There is no reason therefore, to insinuate, that this was done in a more private manner. But learned men, when engaged in an argument, are too apt to advance some things to serve a present purpose. Which should be carefully avoided by sincere inquirers after truth.

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Page 203. Afterwards, when Paul and Barnabas went up to Jerusalem about the dispute • raised at Antioch concerning the Gentile converts, and Paul took Titus with him; he would ⚫ not consent that Titus should be circumcised, though some pretended Jewish converts, who probably crept into the assembly, when that matter was debated, insisted upon it. These seem to have been different persons from the believing pharisees, who are mentioned as being at ⚫ that assembly. But, as they are said to have believed, he would not, one would think, have here called them "false brethren," though they joined likewise in insisting upon the circumcision of Titus.'


By the false brethren, unawares brought in, who came in privily to spy out our liberty, which we have in Christ Jesus, that they might bring us into bondage," Gal. ii. 4. Paul means no others, than those who began the disturbance at Antioch, of whom it is said, Acts xv. 1"Certain men came down from Judea, who taught the brethren, and said: Except ye be circumcised after the manner of Moses, ye cannot be saved:" who at ver. 5, are said to be “ pharisees that believed." Nor can I see, why St. Paul should make any scruple to call them "false brethren," who are so censured by the apostles and elders, and the whole council at Jerusalem, who say of them: "Forasmuch as we have heard, that certain men, which went out from us, have troubled you with words, subverting your souls-to whom we gave no such commandment."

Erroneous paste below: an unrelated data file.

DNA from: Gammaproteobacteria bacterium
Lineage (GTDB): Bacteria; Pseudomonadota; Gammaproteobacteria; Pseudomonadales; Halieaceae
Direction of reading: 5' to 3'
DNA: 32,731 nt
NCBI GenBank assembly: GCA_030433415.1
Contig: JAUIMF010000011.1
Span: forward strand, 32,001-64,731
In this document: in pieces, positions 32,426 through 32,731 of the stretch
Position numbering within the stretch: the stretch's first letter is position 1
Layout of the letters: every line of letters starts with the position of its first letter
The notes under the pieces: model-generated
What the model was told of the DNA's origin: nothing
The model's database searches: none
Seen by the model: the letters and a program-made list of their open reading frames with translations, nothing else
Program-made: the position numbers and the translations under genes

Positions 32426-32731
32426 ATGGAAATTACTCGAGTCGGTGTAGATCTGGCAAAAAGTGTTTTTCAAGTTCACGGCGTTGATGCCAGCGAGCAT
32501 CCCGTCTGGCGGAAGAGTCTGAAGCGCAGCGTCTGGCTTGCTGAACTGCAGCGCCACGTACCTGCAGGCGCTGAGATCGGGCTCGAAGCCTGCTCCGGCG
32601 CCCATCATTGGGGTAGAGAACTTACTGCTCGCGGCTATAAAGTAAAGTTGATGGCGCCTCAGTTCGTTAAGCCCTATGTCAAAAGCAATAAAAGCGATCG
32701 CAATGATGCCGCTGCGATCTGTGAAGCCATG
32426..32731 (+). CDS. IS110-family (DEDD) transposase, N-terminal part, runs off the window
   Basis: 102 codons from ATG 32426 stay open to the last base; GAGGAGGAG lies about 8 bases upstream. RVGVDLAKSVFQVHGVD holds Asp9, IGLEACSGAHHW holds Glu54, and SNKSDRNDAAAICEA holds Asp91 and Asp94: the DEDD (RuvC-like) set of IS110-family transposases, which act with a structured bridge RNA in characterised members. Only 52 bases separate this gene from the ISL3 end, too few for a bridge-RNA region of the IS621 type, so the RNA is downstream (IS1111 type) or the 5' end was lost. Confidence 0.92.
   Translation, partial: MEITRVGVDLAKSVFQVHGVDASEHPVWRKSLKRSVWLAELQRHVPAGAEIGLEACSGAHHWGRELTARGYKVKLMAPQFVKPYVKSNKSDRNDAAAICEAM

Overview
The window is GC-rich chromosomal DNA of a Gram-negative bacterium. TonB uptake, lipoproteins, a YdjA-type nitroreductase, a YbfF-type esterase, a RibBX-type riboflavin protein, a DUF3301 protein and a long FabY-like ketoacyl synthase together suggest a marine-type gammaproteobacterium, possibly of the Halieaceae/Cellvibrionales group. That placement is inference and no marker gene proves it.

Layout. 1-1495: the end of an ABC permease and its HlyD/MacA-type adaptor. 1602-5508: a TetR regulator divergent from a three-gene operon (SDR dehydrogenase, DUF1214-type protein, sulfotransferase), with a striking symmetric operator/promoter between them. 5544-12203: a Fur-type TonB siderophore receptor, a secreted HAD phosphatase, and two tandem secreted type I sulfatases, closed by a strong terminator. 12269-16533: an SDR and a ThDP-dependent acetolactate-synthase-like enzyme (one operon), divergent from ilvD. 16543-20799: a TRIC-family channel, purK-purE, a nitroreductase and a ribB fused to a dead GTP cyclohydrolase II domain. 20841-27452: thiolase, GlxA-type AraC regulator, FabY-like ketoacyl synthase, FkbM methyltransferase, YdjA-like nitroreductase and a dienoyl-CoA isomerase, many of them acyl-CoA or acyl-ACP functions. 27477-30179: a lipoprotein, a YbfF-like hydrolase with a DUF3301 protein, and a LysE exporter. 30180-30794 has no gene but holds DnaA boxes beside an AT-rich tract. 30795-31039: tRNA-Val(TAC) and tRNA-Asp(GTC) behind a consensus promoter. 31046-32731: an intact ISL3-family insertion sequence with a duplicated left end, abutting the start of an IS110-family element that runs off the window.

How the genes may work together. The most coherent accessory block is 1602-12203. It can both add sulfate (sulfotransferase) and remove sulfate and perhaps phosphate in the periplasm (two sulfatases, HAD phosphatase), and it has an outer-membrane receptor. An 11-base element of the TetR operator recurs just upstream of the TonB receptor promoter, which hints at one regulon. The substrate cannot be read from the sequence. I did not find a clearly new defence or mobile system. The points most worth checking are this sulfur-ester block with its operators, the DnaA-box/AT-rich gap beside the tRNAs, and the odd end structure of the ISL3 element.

Nor does it appear, that there was any dispute about Titus, in particular, either at Antioch, or at Jerusalem. But Paul, to satisfy the Galatians of his inviolable steadiness upon all occasions, inserts this fact in his narration: that he took Titus with him to Jerusalem, and brought him thence again, uncircumcised.

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P. 203, 204. But after this, when Paul and Barnabas returned to Antioch, Peter coming · thither, for some time did eat with the Gentile converts. This conduct of Peter could not but • make much noise, and give offence to the converted Jews, who were yet zealous for their law. Which being heard at Jerusalem, might occasion much uneasiness there among that sort of persons. And this might occasion James to send some persons to Antioch, to acquaint Peter with it who, to avoid the ill consequences, which he apprehended would follow from thence, might think proper to alter his conduct, and also to induce Barnabas, and other Jews, to do 'the like.'

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In my opinion, all this is abundantly too conjectural. Many things are here said without ground. Why should Peter's eating with Gentiles at Antioch presently make much noise? It was doing no more than might be reasonably expected of him, especially after the decisions of the council at Jerusalem, as Dr. Wallows this to have been, p. 202. Nor is there any reason to believe, that tidings of Peter's eating with Gentiles at Antioch had been brought to Jerusalem. Peter, as it seems, stayed now but a short time only in that city. And the Jews mentioned, Gal. ii. 12. may have come to Antioch upon business, or purely to gratify their curiosity. There is no reason at all to bring in James, and make him either a cause, or an occasion of the alteration of Peter's behaviour.

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"Before that certain came from James."


they might bring us into bondage" to it: they pleading for the necessity of circumcising the Gentiles, and commanding 'them to keep the law, Acts xv. 5.' Whitby upon Gal. ii, 4. See also Doddridge upon the same place.